In general, property held by a taxpayer (whether held for personal use or used in a trade or business) is considered a capital asset. This distinction is important because the sale of a capital asset may have preferential tax treatment if it’s held for more than one year. The top tax rate on long-term capital gains is 20% while the top tax rate on ordinary income is 39.6% in 2017.
Assets Not Considered Capital Assets
Certain assets, however, are specifically excluded from the definition of a capital asset. Such assets excluded from capital asset treatment are:
- Accounts receivables acquired in the ordinary course of business
- Certain self-created intangibles
Self created intangibles that are not excluded are:
- Literary, musical, or artistic compositions
- Letters or memoranda, or similar property which is held either by the taxpayer who created the property.
2018 Tax Changes
The Tax Cuts and Jobs acts includes a provision amending section 1221(a)(3) of the Tax Code to exclude patents, inventions, models or designs (whether or not patented), and any secret formulas from being treated as capital assets. Thusly, any such asset that is sold after December 31, 2017 will not receive capital gain/loss treatment.
Although patents are excluded from the definition of capital assets after 2017, qualified holder’s may still receive preferential tax treatment from the disposition of a patent to an unrelated party.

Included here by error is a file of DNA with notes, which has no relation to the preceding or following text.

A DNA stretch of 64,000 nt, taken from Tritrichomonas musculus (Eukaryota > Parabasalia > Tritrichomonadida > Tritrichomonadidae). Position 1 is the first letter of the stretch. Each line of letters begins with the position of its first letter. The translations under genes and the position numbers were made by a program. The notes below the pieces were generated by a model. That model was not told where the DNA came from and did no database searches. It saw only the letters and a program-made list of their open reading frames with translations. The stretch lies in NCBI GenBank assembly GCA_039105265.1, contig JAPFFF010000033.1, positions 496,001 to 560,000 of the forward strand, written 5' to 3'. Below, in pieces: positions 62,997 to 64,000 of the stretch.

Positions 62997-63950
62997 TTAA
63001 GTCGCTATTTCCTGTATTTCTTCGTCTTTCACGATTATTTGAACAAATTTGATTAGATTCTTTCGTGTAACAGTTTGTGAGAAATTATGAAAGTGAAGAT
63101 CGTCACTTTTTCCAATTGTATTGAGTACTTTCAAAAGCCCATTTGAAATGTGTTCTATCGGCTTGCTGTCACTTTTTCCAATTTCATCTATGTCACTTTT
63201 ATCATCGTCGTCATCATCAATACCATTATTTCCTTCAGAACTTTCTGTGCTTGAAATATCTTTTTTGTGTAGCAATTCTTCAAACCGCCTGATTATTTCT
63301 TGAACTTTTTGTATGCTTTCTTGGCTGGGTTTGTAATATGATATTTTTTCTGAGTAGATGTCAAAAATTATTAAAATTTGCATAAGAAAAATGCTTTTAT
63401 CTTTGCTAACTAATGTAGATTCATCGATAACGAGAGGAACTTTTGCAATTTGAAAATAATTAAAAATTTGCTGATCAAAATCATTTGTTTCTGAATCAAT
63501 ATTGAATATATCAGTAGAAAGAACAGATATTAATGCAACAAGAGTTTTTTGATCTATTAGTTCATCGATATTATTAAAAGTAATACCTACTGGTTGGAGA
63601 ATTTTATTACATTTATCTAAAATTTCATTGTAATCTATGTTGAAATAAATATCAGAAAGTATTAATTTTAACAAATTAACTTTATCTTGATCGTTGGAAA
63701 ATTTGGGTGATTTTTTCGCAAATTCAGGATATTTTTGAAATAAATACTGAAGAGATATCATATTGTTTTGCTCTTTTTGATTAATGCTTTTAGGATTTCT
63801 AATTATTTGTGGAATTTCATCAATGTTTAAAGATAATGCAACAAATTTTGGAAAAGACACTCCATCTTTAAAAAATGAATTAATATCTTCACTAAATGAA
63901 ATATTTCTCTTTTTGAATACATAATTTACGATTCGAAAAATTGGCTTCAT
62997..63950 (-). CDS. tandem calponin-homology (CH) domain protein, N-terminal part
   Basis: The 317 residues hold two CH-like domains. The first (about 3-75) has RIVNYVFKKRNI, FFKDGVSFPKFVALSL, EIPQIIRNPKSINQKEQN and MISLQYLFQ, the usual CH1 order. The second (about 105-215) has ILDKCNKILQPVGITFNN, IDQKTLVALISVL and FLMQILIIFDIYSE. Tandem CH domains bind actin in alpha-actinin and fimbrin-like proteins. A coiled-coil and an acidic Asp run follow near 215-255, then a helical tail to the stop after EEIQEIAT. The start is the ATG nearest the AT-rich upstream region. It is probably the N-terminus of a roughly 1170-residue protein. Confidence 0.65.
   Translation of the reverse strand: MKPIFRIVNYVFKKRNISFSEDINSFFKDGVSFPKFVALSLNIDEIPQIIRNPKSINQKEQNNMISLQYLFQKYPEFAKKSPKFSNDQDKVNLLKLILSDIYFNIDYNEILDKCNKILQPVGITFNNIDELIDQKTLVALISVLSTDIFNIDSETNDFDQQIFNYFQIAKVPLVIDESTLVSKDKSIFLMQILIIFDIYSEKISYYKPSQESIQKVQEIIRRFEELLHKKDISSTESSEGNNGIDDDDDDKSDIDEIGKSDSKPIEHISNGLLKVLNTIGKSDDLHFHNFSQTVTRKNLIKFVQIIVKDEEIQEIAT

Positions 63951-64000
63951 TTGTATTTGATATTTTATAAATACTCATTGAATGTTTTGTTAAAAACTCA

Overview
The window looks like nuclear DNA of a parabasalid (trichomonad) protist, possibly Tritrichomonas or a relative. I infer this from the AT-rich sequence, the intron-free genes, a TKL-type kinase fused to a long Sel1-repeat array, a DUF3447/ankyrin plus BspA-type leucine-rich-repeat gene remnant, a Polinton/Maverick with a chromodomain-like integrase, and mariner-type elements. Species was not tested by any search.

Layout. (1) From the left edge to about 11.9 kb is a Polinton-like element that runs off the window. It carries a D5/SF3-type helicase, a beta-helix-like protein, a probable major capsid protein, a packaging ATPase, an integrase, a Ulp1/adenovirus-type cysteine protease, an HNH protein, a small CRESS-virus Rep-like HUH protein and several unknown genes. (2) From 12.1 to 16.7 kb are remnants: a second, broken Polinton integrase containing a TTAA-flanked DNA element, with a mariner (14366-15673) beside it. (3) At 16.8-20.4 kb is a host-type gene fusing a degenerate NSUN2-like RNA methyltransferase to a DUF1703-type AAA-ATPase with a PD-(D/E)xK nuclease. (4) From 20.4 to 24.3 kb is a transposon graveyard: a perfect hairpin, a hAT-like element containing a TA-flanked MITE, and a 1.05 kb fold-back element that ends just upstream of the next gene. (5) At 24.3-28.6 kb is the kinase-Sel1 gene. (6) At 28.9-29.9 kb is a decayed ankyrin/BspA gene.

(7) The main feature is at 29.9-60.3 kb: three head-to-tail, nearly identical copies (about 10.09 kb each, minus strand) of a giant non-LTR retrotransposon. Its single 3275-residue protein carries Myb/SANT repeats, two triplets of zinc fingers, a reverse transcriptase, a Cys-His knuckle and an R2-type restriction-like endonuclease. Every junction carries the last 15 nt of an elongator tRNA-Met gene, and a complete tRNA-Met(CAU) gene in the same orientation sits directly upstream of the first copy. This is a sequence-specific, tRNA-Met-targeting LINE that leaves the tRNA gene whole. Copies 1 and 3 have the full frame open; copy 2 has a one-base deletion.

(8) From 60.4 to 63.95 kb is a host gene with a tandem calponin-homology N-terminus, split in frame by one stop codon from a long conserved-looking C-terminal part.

The Tax Cuts and Jobs acts does not include sec. 3312 of the House bill which would have repealed the special rule for sale or exchange of patents. Section 1235 of the Tax Code provides that a transfer of all substantial rights to a patent by any holder shall be considered the sale or exchange of a capital asset held for more than one year. This is true regardless of whether or not payments are payable periodically or contingent on the productivity, use, or disposition of the property transferred.
A holder is defined as any individual whose efforts created such property or any party who provided financial backing to the creator of such property.
Therefore, even though a patent will no longer be considered a capital asset there may be an exception which would allow the sale of such assets to be treated as a capital asset for tax purposes.
The change in the tax treatment of patents, inventions, designs, and secret formulas increases the after-tax cost of such property. Due to the elimination of preferential long-term capital gains rates on the sale of such assets, the net effect would result in additional taxes due.
However, there may be an exception for qualified holders who realize a taxable gain on the disposition of a patent after 2017.
This article is for educational purposes only and should not be relied upon as tax, legal financial or other paid professional services. Consult with an advisor to see how you'd be personally impacted by the material in this article. Photo Copyright: <a href='https://www.123rf.com/profile_bennyartist'>bennyartist / 123RF Stock Photo